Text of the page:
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COVID-19: Long Island Sees 796 New Cases As State Total Climbs To 30,811

The latest COVID-19 stats in New York as of Wednesday, March 25. Photo Credit: ny.gov
The latest COVID-19 stats in New York as of Wednesday, March 25. Photo Credit: ny.gov
The latest COVID-19 stats in New York as of Wednesday, March 25. Photo Credit: ny.gov
The latest COVID-19 stats in New York as of Wednesday, March 25. Photo Credit: ny.gov
New York Gov. Andrew Cuomo at his daily COVID-19 briefing in Albany on Wednesday, March 25. Photo Credit: ny.gov

There have been 796 new confirmed cases of novel coronavirus (COVID-19) on Long Island the last 24 hours as the state’s total rose to 30,811, New York Gov. Andrew Cuomo announced just before midday at a news briefing on Wednesday, March 25 in Albany.

In Nassau County there were 416 new cases, bringing the total to 3,285 since the outbreak, while there were 380 new cases in Suffolk County, adding up to a total of 2,260.

There have now been 5,545 Long Islanders that tested positive for COVID-19 since the outbreak began earlier this month. Nassau and Suffolk County have the third and fourth highest number of positive tests for COVID-19 in New York.

Of the 30,811 New Yorkers who have tested positive, 3,805 (12 percent) are currently hospitalized, and 888 are in ICU (3 percent). Cuomo noted that approximately 80 percent of all patients have self-resolved.

The governor noted that as of Tuesday, March 24, New York had conducted approximately 28 percent off all tests for COVID-19 nationwide, leading to the inflated numbers.

The top 10 counties in New York hit the hardest by coronavirus:

  • New York City: 17,856 cases (2,952 new);
  • Westchester: 4,691 (800);
  • Nassau: 3,285 (416);
  • Suffolk: 2,260, (380);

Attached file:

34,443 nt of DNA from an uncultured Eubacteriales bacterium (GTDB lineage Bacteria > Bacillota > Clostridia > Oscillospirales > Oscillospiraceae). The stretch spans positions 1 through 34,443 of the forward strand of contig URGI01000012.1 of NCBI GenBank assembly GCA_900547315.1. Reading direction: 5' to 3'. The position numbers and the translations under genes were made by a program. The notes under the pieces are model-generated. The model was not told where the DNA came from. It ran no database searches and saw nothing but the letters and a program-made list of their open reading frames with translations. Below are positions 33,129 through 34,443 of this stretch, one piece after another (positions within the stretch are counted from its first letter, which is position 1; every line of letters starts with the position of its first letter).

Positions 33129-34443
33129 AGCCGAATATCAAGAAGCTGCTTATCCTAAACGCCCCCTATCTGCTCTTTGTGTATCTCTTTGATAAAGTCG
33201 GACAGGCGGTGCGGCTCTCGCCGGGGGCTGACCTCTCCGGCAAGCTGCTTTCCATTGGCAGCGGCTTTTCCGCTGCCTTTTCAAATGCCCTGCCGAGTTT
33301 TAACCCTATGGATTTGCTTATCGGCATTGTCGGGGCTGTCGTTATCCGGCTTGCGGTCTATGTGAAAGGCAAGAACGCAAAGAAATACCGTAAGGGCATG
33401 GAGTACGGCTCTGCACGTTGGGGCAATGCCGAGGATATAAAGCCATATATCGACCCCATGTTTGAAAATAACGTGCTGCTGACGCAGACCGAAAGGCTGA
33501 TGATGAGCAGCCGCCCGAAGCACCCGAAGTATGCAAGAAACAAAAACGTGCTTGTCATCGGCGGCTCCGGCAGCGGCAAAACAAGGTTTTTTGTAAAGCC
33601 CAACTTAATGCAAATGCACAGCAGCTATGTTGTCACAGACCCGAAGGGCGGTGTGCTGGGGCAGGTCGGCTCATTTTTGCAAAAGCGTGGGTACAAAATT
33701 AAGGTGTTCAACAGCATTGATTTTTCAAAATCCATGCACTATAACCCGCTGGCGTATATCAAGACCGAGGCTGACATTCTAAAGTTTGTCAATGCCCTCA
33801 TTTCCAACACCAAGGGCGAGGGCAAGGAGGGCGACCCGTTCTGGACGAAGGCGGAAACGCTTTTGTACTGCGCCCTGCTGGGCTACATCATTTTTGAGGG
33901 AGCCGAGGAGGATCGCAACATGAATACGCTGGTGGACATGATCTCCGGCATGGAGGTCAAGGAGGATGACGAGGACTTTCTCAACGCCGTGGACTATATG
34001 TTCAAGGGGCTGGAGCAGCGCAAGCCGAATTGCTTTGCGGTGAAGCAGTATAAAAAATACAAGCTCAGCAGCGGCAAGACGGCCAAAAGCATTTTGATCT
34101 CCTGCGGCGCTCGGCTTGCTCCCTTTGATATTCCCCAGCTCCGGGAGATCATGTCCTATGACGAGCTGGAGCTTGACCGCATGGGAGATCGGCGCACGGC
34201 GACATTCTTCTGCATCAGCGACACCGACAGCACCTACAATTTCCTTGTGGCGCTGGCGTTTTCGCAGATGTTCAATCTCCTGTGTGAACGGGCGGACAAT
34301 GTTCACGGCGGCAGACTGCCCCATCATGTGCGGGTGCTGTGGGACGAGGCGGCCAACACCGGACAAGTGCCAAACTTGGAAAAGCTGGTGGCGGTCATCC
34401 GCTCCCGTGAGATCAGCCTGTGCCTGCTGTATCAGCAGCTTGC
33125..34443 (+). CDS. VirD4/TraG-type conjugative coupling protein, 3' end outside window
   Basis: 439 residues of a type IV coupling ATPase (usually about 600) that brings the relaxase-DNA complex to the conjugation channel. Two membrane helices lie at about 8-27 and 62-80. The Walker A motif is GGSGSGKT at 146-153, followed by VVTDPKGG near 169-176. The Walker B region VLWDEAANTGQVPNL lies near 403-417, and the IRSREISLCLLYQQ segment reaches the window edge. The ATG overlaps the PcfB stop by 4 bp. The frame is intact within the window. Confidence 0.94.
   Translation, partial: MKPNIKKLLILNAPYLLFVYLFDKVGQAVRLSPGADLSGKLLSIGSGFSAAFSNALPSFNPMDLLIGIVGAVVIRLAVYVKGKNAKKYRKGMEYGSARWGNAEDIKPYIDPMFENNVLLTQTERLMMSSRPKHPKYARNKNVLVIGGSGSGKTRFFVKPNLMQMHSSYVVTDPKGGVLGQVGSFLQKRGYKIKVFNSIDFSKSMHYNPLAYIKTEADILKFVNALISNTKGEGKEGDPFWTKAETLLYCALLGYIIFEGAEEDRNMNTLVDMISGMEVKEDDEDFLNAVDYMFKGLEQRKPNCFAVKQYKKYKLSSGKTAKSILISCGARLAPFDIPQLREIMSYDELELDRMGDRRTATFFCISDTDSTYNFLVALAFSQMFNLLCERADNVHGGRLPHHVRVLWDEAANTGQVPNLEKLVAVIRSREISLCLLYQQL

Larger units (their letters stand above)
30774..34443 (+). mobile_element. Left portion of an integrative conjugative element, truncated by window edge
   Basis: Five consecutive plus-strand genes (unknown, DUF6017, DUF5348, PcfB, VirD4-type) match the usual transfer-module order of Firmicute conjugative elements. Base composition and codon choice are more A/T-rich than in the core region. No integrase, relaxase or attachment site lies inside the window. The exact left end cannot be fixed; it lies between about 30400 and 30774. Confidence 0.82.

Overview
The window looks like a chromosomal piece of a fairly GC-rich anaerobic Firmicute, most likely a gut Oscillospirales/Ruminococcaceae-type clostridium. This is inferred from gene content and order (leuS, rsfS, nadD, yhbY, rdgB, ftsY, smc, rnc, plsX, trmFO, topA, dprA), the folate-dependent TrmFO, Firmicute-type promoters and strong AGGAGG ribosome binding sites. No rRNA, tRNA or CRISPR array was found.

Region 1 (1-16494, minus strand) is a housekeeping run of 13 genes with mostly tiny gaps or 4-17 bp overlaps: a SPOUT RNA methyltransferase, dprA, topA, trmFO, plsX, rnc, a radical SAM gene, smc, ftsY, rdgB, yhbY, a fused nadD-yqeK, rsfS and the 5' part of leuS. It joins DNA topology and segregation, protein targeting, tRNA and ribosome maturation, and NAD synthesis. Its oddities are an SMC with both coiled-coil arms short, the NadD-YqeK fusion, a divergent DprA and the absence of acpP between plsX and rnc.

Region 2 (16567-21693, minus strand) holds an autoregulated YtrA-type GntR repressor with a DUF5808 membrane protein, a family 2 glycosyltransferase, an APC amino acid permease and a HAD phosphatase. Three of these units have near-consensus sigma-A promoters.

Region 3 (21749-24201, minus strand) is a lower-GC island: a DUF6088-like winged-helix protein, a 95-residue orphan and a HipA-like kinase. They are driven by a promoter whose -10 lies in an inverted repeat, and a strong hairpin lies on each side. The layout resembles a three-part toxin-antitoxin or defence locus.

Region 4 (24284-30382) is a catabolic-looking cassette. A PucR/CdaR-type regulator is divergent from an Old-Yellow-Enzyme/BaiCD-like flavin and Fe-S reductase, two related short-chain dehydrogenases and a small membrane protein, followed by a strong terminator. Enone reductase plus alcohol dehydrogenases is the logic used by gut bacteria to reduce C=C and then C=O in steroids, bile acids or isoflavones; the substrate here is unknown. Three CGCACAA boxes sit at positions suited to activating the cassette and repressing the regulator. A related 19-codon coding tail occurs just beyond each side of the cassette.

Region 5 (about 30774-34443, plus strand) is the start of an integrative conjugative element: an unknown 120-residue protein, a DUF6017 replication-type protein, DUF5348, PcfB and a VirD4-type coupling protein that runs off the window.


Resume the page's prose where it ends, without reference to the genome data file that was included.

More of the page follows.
• Rockland 968 (297);
  • Orange 638 (140);
  • Dutchess 153 (29);
  • Albany 152 (6);
  • Erie: 122 (15);
  • Monroe: 118 (22).

New York’s 30,811 COVID-19 cases are nearly 10 times more cases than the nearest states - New Jersey, California, Washington and Michigan - have seen, though Cuomo said that the social distancing measures may be slowly working.

Cuomo noted that projections show that as of Sunday, March 22, hospitalizations were doubling every two days due to the virus.

The following day, projections showed that the number of hospitalizations was doubling every 3.4 days, which was down to every 4.7 days on Tuesday.

“That is almost too good to be true, but the theory is that given the density that we’re doing with, it spreads very quickly. But if you reduce the density, you can reduce the spread very quickly,” he said. “So these projections, we’ve watched them bounce all over the place, but this is a good and a positive sign.

“The arrows are pointing in the right direction, and that’s always better than them heading in the wrong direction.”

Citing efforts in Westchester, which at one point was one of the biggest COVID-19 clusters at the dawn of the outbreak, Cuomo said that the efforts the state has been making may be working slowly, but surely.

“In Westchester, we have dramatically slowed what was at one point an exponential increase (in confirmed cases), and we’ve slowed that some,” he said. “So again on the good news side, it shows that you can slow the rate of infection.

"Just look at what we did in Westchester when it was the hottest cluster in the United States. We closed schools, closed gatherings, brought in testing and we’ve dramatically slowed the increase.

“Now look at Nassau, it was around zero when the Westchester outbreak started and now it has almost as many cases. So we know what we have to do to begin slowing it.

As of Wednesday, March 25, there have been 445,753 confirmed cases of COVID-19 worldwide, which resulted to 19,767 deaths. In the United States, there have been 59,909 cases, which resulted in 791 deaths. Only China (81,218) and Italy (69,176) have seen more cases.

“People will say that some of (the restrictions) in place are a burden, and ye, they are burdensome,” Cuomo said. “But they’re effective and necessary and evidence suggests that they have slowed the hospitalizations, and slowing the hospitalization rate is everything, so the hospitals can deal with the rate of people coming in.”

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